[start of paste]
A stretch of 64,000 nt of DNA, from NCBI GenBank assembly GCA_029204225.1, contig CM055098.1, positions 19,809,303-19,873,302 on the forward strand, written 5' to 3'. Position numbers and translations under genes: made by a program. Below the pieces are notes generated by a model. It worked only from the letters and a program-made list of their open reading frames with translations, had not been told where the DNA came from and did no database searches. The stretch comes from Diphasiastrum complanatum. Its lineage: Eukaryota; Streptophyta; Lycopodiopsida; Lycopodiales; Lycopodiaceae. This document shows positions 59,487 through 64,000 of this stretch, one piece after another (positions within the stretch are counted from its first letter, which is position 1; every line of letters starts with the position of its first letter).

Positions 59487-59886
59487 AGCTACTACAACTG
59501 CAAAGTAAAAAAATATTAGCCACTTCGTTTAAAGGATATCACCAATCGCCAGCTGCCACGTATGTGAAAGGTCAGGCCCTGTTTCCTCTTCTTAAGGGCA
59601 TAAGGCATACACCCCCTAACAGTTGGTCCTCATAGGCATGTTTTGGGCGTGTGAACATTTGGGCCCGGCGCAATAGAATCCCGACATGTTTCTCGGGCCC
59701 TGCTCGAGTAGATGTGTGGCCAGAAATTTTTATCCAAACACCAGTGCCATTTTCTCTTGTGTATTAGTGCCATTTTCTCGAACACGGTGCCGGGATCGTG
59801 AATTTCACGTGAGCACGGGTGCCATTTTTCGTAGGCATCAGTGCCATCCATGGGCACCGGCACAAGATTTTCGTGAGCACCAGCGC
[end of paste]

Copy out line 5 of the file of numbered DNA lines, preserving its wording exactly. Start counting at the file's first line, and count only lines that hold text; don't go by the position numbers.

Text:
59601 TAAGGCATACACCCCCTAACAGTTGGTCCTCATAGGCATGTTTTGGGCGTGTGAACATTTGGGCCCGGCGCAATAGAATCCCGACATGTTTCTCGGGCCC